Submitted by Hilary Eppley / DePauw University on Mon, 09/14/2009 - 11:23
My Notes
This in-class activity is a fun way to show students how to apply basic concepts of coordination chemistry to complicated systems that appear in a recent issue of Inorganic Chemistry. After quickly reviewing types of ligands (monodentate, chelating, bridging), how we assign charge to ligands and metals in complexes, and the idea of coordination number, I took my class through a number of "real world" examples from the latest ASAP edition of Inorganic Chemistry. We skipped organometallic examples for now, but were able to talk about examples where ligands were both bridging and chelating and were able to work through some non-trivial examples of how to calculate charge.  This activity is also related to a "Ligand of the Week" activity from a J. Chem Ed. article by Marion Cass from Carleton College (Cass, Marion E. J. Chem. Educ. 2004 81 1145).
Learning Goals
  • Students will gain appreciation for the diversity of inorganic coordination complexes in the primary literature
  • Students will identify coordination numbers of metals and binding modes of ligands
  • Students will use ligand structure to calculate the charges on ligands and metals in a complex.
Equipment needs

Overhead projector, Computer, web-access

Implementation Notes
Some of the abstract graphics are hard to read and the resolution is not great on the overhead projector, so you may have to pick and choose examples based on what the class can see. It is a good chance to talk about the way that chemists use graphics, because some authors leave out charges or things that might help someone do this analysis on their abstract graphic. This year I used this activity as a lead up to their first literature discussion as a way to convince students that they have the skills to pick apart complicated structures.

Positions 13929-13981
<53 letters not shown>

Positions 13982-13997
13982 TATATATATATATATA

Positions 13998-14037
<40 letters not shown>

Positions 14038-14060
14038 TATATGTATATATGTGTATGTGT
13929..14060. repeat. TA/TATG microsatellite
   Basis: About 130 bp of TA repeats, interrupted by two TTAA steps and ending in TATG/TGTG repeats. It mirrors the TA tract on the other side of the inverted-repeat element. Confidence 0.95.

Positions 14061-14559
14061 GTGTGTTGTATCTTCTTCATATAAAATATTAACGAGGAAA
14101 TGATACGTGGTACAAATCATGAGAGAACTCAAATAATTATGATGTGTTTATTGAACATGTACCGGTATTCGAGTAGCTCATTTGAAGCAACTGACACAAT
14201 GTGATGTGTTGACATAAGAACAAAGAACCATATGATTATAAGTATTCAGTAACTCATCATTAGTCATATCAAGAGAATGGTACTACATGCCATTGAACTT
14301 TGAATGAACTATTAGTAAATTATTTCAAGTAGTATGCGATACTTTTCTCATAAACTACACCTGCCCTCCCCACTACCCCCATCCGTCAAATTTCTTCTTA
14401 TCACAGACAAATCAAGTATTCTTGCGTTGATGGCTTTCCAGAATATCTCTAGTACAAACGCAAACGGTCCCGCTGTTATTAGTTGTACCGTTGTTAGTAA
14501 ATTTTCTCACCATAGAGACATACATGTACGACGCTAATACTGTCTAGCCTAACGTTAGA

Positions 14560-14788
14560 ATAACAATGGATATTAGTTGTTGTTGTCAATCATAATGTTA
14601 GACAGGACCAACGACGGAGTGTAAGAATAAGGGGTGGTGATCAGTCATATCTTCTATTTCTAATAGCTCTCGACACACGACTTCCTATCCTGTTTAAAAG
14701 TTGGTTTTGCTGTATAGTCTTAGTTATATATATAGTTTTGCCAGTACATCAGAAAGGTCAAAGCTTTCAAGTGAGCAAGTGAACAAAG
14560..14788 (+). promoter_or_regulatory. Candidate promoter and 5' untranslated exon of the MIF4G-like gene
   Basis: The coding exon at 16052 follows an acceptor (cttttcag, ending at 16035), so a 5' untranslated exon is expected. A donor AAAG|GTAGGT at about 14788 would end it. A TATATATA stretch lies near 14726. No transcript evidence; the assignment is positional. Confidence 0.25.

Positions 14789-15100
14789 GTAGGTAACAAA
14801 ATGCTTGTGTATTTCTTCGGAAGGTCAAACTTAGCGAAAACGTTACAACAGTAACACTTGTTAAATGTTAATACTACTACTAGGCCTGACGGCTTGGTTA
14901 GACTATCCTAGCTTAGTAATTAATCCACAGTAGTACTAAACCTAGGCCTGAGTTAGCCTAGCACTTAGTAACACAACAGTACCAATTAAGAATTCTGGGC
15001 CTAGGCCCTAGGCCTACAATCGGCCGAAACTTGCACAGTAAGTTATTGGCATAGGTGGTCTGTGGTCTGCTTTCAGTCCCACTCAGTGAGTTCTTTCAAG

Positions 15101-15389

Time Required
15-30 minutes, depending how much class time you want to take!


Evaluation Methods
This is just an informal class activity to apply new concepts during class time. Formal evaluation will occur later in the form of a problem set.
Evaluation Results
The students found the activity interesting and were able to puzzle through relatively complicated examples as a group with occasional redirection from me.  One common mistake that they made was that they forget to remove the ligand from the metal when calculating the formal charges on the ligand atoms to determine the ligand's overall charge.  
Creative Commons License
Attribution, Non-Commercial, Share Alike CC BY-NC-SA
Betsy Jamieson / Smith College
I really like this idea.  It reminds me of something I did last year when teaching inorganic.  We were covering the 18 electron rule.  Dick Schrock came to give a lecture, so I used some of the molecules from his talk to count electrons with in class.  I found it kept me on my toes - and also showed students that we could apply what we were learning in class to what real chemists do.
Tue, 09/15/2009 - 12:14 Permalink
Anne Bentley / Lewis & Clark College
Thanks, Hilary!  We did this yesterday in my inorganic class after first looking at some much easier complexes.  Inorg. Chem. ASAP is filled with great doozies.  I did some pre-class research, but it was still very much a puzzle for all of us.  It's gratifying to see that you really can build a structure from its name.
Thu, 04/08/2010 - 19:40 Permalink